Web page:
Green Burial

Decomposing in a hole in the earth 101.

What is green (or natural) burial?

For most of human history, what we now call green burial was just called “burial.” A simple, shallow hole dug into the earth, and the shrouded dead body placed into the hole. Green burial has remained an integral part of religious and cultural  practice for many whose history and culture has historically been marginalized.

In many modernized areas of the world, cemeteries require the body be placed in a metal or wooden casket, then placed in a concrete or metal vault. The earth is not coming anywhere near the dead body.

In addition:

“American funerals are responsible each year for the felling of 30 million board feet of casket wood (some of which comes from tropical hardwoods), 90,000 tons of steel, 1.6 million tons of concrete for burial vaults, and 800,000 gallons of embalming fluid. Even cremation is an environmental horror story, with the incineration process emitting many a noxious substance, including dioxin, hydrochloric acid, sulfur dioxide, and climate-changing carbon dioxide.” via Just How Bad is Traditional Burial? 

In this article, Natural Burial and Embracing Decay,  we discuss the reasons it can be existentially valuable for our society to accept this kind of decomposition when we die.

“If we work towards accepting, not denying, our decomposition, we can begin to see it as something beautiful.  More than beautiful— ecstatic.  The ecstasy of decay begins as disgust and revulsion, the way we feel when we imagine ourself as a corpse.  But disgust and revulsion turn to pleasure as we use that feeling to realize we are alive now.  We will someday be dead, but today blood pumps through our veins and breath fills our lungs and we walk the earth.”

If you’re the documentary type, enjoy Steelmantown – a short documentary on a green burial ground and A Will for the Woods– where musician and psychiatrist Clark Wang prepares for his own green burial.


What is conservation burial?

Conservation burial is green burial plus!

Here’s a definition from one of our favorite cemeteries in the world, Prairie Creek Conservation Cemetery:

Green burial is a safe and legal burial practice that uses biodegradable containers and avoids embalming fluids and vaults. Conservation burial goes a step further to commit burial fees to pay for land acquisition, protection, restoration, and management.

Not only does conservation burial help protect land, but the burial area becomes hallowed ground, restored to its natural condition and protected forever with a conservation easement. Native plants beautify the burial sites. Citizens who support conservation are offered a more meaningful burial option with the certainty that protected land is the ultimate legacy to leave for future generations. Families and friends are brought closer to nature in the commemoration of their loved one’s life.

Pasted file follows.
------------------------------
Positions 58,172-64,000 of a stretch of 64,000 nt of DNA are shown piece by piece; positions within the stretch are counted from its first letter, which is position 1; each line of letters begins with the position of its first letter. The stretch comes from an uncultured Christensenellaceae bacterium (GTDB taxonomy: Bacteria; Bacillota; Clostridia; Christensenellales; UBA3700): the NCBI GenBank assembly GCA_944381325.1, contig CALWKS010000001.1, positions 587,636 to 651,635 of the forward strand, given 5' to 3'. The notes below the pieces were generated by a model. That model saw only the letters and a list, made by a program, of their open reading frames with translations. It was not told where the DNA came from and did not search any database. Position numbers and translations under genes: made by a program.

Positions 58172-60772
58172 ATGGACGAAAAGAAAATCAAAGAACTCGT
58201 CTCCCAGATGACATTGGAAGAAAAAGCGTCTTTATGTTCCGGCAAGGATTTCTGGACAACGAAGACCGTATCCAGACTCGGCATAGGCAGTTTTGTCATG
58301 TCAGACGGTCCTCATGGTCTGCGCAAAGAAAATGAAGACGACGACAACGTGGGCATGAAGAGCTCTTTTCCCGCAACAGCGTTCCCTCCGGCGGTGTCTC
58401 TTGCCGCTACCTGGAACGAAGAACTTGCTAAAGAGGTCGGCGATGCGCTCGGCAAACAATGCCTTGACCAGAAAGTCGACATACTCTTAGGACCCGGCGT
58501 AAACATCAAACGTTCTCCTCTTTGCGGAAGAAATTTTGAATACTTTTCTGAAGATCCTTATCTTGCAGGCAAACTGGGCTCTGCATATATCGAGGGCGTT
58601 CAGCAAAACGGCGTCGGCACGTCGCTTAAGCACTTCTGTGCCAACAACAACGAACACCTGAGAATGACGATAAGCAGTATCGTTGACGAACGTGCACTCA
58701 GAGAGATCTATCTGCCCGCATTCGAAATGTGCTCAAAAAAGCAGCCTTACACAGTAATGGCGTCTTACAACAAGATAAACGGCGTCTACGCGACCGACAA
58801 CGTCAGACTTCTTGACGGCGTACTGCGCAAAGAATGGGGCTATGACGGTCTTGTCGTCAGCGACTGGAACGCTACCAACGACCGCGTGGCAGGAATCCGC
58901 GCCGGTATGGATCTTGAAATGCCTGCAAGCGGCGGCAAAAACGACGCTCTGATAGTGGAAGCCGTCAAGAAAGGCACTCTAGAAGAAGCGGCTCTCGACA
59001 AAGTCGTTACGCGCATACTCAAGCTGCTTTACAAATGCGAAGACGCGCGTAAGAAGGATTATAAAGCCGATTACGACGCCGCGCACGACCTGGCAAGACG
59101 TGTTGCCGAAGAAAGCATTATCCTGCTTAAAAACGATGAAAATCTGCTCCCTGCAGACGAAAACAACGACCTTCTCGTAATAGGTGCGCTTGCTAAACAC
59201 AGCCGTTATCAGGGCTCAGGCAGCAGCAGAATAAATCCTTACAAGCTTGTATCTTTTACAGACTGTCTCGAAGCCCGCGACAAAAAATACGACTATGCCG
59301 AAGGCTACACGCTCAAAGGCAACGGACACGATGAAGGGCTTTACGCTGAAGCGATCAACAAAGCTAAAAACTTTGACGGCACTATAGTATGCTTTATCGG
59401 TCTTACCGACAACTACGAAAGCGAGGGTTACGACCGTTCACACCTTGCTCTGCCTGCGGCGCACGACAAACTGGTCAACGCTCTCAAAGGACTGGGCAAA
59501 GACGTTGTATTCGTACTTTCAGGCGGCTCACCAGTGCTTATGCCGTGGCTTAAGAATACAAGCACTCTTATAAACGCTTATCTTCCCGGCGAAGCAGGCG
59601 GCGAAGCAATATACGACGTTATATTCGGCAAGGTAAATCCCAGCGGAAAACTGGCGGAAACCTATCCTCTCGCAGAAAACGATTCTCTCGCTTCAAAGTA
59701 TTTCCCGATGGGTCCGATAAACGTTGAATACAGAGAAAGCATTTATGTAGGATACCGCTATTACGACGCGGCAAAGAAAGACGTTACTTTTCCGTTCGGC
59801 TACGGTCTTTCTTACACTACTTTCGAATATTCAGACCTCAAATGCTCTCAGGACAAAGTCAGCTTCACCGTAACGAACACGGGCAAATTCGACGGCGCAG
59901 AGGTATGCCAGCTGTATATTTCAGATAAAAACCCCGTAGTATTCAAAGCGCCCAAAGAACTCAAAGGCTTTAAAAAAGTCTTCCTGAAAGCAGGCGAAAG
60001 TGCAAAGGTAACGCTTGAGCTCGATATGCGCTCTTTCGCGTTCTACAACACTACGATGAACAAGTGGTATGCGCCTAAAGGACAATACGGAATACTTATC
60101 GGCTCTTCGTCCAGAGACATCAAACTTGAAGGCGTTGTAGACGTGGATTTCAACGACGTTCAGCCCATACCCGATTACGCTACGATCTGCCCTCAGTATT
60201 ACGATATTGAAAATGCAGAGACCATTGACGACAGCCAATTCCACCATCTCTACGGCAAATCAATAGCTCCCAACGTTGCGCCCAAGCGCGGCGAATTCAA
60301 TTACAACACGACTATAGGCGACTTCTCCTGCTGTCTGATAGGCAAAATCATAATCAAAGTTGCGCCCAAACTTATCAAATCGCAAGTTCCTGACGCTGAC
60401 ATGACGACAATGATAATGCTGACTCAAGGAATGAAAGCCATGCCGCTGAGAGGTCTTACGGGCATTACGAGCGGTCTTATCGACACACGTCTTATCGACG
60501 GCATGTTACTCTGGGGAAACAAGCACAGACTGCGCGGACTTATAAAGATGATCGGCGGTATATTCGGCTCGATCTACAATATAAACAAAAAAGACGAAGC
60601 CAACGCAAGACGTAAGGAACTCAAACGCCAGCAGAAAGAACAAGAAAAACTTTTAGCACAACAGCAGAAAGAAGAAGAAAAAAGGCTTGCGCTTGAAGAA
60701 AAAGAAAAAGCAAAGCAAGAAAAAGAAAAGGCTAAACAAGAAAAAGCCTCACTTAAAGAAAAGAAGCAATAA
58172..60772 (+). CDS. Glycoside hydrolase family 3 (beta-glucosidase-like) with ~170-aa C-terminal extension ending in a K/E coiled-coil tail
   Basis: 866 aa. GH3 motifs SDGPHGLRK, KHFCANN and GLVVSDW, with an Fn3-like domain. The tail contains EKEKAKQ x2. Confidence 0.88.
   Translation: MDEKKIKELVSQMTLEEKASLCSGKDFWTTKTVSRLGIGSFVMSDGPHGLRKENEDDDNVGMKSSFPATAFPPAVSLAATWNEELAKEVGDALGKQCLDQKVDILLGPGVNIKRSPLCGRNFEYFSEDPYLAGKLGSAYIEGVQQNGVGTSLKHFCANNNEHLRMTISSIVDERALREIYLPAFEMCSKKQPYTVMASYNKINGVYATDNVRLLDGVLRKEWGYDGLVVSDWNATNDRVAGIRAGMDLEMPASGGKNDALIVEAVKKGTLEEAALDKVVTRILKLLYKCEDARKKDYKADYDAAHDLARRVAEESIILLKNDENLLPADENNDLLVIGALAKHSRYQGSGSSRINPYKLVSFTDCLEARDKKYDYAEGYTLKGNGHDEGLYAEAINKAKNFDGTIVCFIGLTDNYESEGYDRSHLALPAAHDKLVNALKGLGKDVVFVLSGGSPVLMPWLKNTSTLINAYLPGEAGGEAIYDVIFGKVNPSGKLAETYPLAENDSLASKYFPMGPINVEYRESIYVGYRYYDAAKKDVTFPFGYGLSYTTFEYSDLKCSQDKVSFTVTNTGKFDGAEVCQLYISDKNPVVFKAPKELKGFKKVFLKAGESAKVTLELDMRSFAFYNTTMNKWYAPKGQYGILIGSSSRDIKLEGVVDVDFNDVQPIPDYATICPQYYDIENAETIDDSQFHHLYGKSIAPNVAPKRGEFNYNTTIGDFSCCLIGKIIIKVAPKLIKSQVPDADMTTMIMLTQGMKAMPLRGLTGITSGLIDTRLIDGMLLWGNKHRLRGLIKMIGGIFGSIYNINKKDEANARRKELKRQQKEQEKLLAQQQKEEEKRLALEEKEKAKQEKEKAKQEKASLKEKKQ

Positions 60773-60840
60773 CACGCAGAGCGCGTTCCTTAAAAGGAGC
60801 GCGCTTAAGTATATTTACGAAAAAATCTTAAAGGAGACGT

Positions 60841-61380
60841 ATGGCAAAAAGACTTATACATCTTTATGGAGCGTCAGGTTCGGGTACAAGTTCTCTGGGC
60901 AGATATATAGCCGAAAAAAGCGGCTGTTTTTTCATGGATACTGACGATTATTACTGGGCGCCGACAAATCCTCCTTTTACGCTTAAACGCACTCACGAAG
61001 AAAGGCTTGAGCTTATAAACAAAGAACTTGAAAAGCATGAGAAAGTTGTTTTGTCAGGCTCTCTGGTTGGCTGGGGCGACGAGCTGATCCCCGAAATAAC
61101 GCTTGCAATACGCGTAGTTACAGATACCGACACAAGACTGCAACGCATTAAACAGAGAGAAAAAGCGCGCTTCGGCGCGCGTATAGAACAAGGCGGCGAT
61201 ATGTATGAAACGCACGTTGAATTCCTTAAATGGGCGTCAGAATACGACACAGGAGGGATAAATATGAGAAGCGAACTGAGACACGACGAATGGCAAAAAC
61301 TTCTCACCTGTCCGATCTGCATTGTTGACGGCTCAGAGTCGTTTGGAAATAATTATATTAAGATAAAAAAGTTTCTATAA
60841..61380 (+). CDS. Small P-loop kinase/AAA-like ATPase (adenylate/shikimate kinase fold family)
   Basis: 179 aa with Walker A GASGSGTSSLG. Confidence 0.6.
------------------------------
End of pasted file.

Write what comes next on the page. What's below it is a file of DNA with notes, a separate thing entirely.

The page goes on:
Conservation burial can be considered as “chaining yourself to a tree post mortem,” not allowing development on the land where your corpse rests.

For more information or to locate a conservation burial ground in your area, visit the Conservation Burial Alliance.


Where can I find a green burial ground near me?

If you are a resident of the United States, here is an excellent place to start searching for a green burial ground in your area. Also, Google around, because new green burial grounds are opening all the time! For conservation burial grounds, go here.  Go visit, and find just the right place for your future corpse.


Green Burial Society, Canada

Green Burial Grounds in the U.K.


Is it safe to have uncoffined bodies near a water source?

Done responsibly, absolutely.

Although there is some evidence of microbiological contamination in the immediate vicinity of cemeteries, the rapid attenuation of the microorganisms suggests that they pose little risk to the public.

There is little evidence of microbiological contamination of groundwater from burial.

Microorganisms involved in the decay process (putrefaction) are not pathogenic.

Interestingly, in studies done on groundwater outside a conventional cemetery, found more evidence of contamination from coffin and embalming materials than human decay. The more you know.

Here is an excellent review of the science and studies done on the subject.


How deep are the bodies buried?

Green burials tend to be shallower than most burials– nearer to the surface is where all the good, nutrient rich soil is.

Burial at 3-4 feet rather than 5-6 feet places the body at a depth that allows greater oxygen flow, which in turn feeds bacteria, resulting in more rapid, efficient decomposition. In addition, at a depth of 3-4 feet, beneficial carrion beetles burrow in to aid the process. via The Green Burial Council

We know what you’re thinking. and no– as long as there is a 2 foot depth there is no smell and animals won’t be digging up and dragging away your corpse!


Are green burials legal?

In a word, yes.

However, cemeteries are allowed to set their individual policies. So, if a cemetery wants to require that a family purchase a casket and a vault for the dead body (so it is easier for them to landscape) they are within their rights to do so.

It’s important though, that you don’t let anyone tell you that buying a casket or vault is the law.  It is not the law. It is the cemetery’s policy.


How do I start a green burial ground?

Do you own a piece of land you think might make a good natural burial ground?  Starting a dedicated cemetery is more complicated than you might think, but it’s worthwhile pursuit for those wanting to be a part of the green death movement.

Here is a primer on starting a green cemetery.